We are not free from blame in this matter, I regret to say. I must be fair because there are deficiencies in our own parliamentary institutions which match some of the decisions of the bureaucracy in Brussels. For example, on 28th February the Annual Report and Statement of Assurance of the European Court of Auditors concerning the financial year 1996 was passed through on the nod late at night at about a quarter past ten without examination by Parliament. That hardly indicates a degree of devotion to duty of Members of another place. There is another one too with regard to the budget itself, about which the noble Lord, Lord Tordoff, made representations because we did not get the documents in time to consider them. On 25th November 1997 at 10.15 p.m. the following Question was put without debate:

    "That this House takes note of the European Community documents Nos. 10153/97, the draft general budget of the European Communities for 1998, and PE262.699, the European Parliament's proposed amendments to the draft general budget of the European Communities for 1998; and supports the Government's efforts to maintain budget discipline in the Community.

    Question agreed to".

That means that we ourselves, as a British Parliament, will have to pull up our socks a little as well and look at these matters on which we demand particulars and on which we have a right to have particulars.

Noble Lords may feel that I am too particular about these matters. It is a very old saying but the price of liberty is, of course, eternal vigilance. And before we make political judgments, judgments which affect our citizens not only in this country but elsewhere, it

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behoves us to be provided with the information and the documents enabling us to reach a balanced and true judgment. I beg to move.

Baroness Williams of Crosby: My Lords, it may be to the benefit of the Report Stage of this Bill if I speak to Amendments Nos. 16 and 17 briefly at this stage so that we can take part in the general debate. Then, of course, they will be moved separately.

I should make it absolutely clear that in my view Amendments Nos. 16 and 17 address themselves to the issue of how Parliament can most effectively deal with European legislation. I believe that a report would be unnecessary because one could almost issue the first report immediately. I intend, in the few moments which I shall take, to try to do that.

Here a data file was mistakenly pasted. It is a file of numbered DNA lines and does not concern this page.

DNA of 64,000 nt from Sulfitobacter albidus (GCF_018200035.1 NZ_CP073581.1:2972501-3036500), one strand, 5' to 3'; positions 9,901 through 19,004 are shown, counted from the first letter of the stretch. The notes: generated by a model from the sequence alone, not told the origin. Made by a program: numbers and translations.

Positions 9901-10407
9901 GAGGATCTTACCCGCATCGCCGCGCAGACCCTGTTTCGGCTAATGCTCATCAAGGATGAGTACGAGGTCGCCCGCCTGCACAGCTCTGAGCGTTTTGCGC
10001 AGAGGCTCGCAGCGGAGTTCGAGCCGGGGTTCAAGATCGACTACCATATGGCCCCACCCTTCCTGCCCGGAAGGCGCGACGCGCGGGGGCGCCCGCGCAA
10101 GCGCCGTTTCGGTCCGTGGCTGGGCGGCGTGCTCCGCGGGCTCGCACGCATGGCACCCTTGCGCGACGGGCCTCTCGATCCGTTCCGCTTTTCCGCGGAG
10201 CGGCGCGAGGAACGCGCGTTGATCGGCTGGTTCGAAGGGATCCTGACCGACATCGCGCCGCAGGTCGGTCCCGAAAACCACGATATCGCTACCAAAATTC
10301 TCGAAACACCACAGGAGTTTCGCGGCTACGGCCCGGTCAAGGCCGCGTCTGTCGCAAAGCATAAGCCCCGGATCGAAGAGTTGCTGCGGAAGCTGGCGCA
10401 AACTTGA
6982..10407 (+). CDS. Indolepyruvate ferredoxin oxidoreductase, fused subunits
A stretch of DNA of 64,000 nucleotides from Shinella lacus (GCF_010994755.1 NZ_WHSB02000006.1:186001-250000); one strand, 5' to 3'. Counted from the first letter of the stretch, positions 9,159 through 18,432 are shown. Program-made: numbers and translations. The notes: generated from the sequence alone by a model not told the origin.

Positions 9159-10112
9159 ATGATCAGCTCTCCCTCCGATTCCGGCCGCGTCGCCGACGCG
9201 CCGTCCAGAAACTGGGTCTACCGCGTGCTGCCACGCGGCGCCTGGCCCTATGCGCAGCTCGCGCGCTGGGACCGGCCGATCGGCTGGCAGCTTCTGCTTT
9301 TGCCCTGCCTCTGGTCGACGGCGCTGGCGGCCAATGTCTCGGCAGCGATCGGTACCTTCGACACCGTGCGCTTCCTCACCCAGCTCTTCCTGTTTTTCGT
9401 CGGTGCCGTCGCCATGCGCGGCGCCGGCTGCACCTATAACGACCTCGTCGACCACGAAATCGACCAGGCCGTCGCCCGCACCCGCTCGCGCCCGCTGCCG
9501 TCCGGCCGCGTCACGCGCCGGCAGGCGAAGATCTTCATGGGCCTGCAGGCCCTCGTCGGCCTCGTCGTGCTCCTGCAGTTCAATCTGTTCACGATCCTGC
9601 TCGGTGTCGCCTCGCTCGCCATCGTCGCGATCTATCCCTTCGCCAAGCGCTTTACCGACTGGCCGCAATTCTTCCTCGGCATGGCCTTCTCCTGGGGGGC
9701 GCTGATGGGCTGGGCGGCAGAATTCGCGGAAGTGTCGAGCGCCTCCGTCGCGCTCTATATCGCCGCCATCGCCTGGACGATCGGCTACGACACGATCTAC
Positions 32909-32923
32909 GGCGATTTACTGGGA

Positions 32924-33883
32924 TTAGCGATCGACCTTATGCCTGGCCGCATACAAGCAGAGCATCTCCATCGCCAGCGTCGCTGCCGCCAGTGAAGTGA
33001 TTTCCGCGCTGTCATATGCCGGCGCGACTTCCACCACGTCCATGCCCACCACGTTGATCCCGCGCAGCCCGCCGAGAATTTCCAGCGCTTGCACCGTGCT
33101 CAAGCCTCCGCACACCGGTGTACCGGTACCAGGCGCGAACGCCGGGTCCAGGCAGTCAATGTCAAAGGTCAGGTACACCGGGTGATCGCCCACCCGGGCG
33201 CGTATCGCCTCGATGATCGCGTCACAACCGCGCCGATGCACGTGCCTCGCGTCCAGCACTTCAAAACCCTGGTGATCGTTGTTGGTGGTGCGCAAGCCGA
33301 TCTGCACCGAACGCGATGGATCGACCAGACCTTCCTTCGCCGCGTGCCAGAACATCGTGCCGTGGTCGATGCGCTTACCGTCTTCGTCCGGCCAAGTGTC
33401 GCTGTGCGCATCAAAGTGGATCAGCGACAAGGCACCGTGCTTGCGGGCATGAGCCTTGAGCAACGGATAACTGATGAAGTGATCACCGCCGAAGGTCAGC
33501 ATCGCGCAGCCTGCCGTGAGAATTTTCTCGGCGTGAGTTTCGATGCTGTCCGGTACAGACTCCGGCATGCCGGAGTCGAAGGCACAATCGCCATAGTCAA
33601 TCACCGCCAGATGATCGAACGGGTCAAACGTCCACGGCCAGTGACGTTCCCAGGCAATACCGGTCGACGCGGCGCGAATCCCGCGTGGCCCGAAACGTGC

If one goes back first to the issue of legislation under the Community part of the European Union, that is to say the part which falls within the non-intergovernmental areas, so-called pillars 2 and 3, there has been, as the noble Lord, Lord Bruce of Donington, pointed out, a scrutiny machinery set up in this House which I believe has been one of the most striking developments of this House's functions in recent years. It has been most effective.

Like the noble Lord, Lord Bruce of Donington, I have had the great honour to be a member of one of the sub-committees of the European Communities Committee. It is an excellent development of Parliament's powers and a most effective way to have Parliament's views brought to bear on European legislation.

I have also had the pleasure of going with the noble Lord, Lord Tordoff, to a meeting of other parliamentary groups looking into the issue of scrutiny. I heard how effectively and brilliantly he has put forward the way in which scrutiny is conducted by the Houses of Parliament in this country and how that has influenced other countries.

Over recent years there have been a series of reports by committees of this House dealing with the issue of the scrutiny of European legislation. I take just a couple of examples. The 27th report contained a long list of the ways in which scrutiny is delayed, held up or made difficult. The problems range from explanatory memoranda not showing up to drafts of documents not appearing. And, in many, many instances, the responsibility lies, unfortunately, with our own government departments.